For too many Americans, the promise of equal opportunity remains elusive. In our country women don’t get hired or promoted in many companies the same way as men, particularly if they took time off to raise their kids. Employers sometimes look differently at older workers than younger ones. Underfunded rural or urban schools with crumbling walls and 1980s textbooks put kids at a disadvantage, whether they’re African American, white, or brown. Studies show that even with identical qualifications, resumes with more “African American sounding” names are less likely to be called for a job interview. Affirmative Action programs let business, government, and educational leaders act responsibly and flexibly to make sure everyone is treated fairly.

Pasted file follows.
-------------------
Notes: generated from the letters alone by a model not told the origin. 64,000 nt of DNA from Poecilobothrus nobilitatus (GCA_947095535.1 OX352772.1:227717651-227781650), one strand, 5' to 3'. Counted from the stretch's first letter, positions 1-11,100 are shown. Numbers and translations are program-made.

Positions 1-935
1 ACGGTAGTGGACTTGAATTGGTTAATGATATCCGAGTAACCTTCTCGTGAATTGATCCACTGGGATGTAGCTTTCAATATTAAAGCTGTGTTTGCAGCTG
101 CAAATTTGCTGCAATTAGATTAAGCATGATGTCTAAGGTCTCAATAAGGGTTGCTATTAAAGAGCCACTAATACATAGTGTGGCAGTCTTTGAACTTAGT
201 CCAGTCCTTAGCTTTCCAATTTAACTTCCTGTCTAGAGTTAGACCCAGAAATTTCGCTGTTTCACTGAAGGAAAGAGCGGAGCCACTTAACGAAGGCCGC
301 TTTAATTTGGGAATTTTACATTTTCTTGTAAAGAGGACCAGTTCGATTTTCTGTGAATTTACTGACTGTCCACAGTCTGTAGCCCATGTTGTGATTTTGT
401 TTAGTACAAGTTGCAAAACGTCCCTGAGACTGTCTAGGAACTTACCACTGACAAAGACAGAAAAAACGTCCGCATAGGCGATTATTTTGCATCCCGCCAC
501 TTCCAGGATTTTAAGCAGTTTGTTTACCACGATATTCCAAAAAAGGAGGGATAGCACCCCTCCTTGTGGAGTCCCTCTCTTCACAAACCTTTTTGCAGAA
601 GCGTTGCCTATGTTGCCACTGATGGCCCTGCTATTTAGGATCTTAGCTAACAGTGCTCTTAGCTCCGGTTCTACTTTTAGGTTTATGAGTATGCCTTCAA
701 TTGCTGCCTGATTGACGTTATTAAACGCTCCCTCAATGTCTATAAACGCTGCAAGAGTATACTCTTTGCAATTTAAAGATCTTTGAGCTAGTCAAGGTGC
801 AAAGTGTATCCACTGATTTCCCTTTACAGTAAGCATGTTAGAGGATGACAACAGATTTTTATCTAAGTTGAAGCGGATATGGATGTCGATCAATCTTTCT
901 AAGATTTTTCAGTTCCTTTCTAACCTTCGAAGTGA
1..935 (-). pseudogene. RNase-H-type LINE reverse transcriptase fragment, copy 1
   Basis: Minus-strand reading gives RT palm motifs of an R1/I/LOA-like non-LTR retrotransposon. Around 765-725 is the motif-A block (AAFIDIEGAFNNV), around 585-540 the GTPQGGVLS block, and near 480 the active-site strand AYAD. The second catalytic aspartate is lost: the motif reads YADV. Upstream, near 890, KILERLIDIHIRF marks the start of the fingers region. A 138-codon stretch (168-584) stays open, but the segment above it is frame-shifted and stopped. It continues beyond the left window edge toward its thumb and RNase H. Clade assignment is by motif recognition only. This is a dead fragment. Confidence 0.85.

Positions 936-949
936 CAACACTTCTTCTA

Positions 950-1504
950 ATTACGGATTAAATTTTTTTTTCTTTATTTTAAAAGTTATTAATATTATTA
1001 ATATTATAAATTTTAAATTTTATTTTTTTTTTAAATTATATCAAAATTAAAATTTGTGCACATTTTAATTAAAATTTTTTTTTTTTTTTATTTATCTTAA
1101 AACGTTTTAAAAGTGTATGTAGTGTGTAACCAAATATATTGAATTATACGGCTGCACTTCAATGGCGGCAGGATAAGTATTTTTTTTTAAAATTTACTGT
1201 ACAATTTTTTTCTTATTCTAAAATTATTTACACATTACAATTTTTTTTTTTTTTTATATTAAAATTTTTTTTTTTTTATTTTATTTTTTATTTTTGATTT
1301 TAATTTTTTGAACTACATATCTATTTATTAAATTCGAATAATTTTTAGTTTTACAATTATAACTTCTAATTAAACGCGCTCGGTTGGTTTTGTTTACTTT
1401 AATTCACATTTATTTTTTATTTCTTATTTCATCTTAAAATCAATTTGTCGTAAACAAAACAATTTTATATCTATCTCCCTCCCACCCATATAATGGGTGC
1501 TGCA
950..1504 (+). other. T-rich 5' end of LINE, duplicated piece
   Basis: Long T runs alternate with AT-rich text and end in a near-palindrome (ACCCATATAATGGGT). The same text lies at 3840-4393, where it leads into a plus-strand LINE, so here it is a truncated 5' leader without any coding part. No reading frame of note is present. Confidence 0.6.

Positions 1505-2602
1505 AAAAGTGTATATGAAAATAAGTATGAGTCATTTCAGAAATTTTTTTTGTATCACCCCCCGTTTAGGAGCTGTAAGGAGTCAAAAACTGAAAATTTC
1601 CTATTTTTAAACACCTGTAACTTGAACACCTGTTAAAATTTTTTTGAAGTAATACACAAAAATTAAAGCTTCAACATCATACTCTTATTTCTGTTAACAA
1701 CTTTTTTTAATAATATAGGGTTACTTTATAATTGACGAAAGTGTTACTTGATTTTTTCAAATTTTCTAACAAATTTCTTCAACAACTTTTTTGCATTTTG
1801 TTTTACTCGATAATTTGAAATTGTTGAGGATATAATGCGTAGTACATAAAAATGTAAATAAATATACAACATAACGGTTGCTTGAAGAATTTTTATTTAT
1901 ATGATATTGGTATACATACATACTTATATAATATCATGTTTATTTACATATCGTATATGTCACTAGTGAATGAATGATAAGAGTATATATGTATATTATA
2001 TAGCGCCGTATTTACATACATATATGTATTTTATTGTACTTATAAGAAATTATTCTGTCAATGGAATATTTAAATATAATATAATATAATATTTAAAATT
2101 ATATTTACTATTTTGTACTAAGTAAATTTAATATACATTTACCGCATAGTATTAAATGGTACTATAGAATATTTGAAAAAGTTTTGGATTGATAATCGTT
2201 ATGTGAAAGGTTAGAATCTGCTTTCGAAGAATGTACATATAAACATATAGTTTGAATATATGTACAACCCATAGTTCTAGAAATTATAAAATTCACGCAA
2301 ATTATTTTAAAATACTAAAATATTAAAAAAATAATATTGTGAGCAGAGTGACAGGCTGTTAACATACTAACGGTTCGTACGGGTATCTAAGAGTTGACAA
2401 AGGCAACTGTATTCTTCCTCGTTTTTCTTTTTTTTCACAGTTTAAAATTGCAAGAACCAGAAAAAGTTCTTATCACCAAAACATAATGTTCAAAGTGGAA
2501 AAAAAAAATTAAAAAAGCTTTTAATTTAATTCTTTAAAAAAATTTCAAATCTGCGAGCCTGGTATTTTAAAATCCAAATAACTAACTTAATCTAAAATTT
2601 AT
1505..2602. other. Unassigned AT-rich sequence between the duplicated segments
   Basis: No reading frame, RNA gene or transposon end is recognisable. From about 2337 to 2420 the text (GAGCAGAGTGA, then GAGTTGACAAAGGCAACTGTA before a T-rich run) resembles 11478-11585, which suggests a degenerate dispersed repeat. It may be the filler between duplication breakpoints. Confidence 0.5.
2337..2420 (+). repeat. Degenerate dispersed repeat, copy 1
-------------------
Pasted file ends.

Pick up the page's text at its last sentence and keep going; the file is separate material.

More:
Affirmative action is a set of programs or polices designed to provide equal access and opportunity to disadvantaged groups, including people of color and women. Typical affirmative action initiatives include targeted outreach and recruitment efforts, the use of multiple criteria (including consideration of race and gender) in admissions and hiring, and targeted training programs.
Research suggests that individual life chances are shaped by opportunity structures, the web of resources and influences such as good schools, safe neighborhoods, health care, and entry-level jobs that enhance or constrain our ability to succeed and excel.